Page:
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I don’t know if the cadet was right on facts about ballroom dancing but watching a Ray film, I certainly feel like that privileged woman.

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Book Aparajito /Chapter 4(b)

Notice that this is the second time in Aparajito that the family’s course of life going one way changes to another. From staying on in Benares to returning to village and now from training to be a priest to going to the school instead. First time it was the mother who decided and Apu went along; this time it’s the opposite.

Apu trilogy is replete with teaching-learning scenes—we just had one where Bhabratan initiates Apu to the priestly profession—but this next one is a stroke of genius.

Mother’s approval won, the narration is ready to go to school. Now the basic plot of the film would have us show Apu join the village high school and go year after year until there is no further class to go to and it’s time for him to go again to the mother and seek permission for Calcutta.

Rather than take the linear route, Ray takes the creative offensive and recasts a large part of the development on a special day in the school, namely during the inspector’s visit. In the process, we get to ‘inspect’ the school.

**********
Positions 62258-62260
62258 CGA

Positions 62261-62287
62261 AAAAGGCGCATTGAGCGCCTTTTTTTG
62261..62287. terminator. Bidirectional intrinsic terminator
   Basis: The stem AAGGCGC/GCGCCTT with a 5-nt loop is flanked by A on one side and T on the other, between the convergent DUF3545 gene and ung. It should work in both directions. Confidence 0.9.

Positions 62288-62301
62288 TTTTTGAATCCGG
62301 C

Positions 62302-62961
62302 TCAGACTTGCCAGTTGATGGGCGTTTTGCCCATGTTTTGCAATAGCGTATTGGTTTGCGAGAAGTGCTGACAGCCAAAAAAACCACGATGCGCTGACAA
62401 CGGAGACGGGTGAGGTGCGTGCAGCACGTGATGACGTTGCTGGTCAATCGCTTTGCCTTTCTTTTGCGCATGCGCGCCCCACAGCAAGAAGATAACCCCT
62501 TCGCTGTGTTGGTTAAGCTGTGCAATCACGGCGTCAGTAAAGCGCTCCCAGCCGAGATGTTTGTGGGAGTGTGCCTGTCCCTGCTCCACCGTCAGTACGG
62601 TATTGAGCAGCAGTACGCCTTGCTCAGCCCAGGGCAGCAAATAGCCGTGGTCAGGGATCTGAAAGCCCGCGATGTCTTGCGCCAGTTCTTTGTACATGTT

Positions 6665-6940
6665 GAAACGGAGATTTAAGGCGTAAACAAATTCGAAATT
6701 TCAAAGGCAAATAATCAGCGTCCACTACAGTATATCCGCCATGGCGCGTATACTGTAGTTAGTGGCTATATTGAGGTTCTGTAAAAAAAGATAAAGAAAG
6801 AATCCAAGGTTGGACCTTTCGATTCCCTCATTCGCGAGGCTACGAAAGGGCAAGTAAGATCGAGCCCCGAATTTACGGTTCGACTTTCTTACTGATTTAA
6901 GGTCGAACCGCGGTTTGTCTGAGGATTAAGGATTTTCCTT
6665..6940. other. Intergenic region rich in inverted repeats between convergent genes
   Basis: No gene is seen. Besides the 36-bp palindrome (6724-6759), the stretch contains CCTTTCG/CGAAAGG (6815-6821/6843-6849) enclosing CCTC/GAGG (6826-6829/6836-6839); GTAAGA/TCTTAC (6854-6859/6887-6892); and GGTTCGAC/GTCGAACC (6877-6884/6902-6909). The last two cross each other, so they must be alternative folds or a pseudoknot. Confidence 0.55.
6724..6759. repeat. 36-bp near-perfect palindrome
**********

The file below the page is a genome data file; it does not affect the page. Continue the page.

What he gains in the process is:

  1. Not having to deal with children—even just Apu—to ‘act’ out through scenes and spoken lines. That burden is instead passed on to the grown ups—the headmaster, individual teachers, the inspector, even a straying cow—so that when eventually it comes to the children, they sit monkey-like in a classroom, with one weak boy having to stutter and another, Apu, to breeze through a poem read out from the text book.
  2. Ray is also able to get us an objective look at the school hierarchy where teachers are as afraid of the headmaster as the students would be of them. He is also able to widen the horizon of the story and foreshadow Calcutta where the narration is soon headed. Arriving in a phaeton, dressed in city formals and accompanied by a uniformed peon, the inspector clearly comes from Calcutta, where Apu will shortly go to study.
  3. And above all, humour. Both before and after this scene are going to be scenes of stress between the mother and the boy and there is nothing like humour to balance things out in between.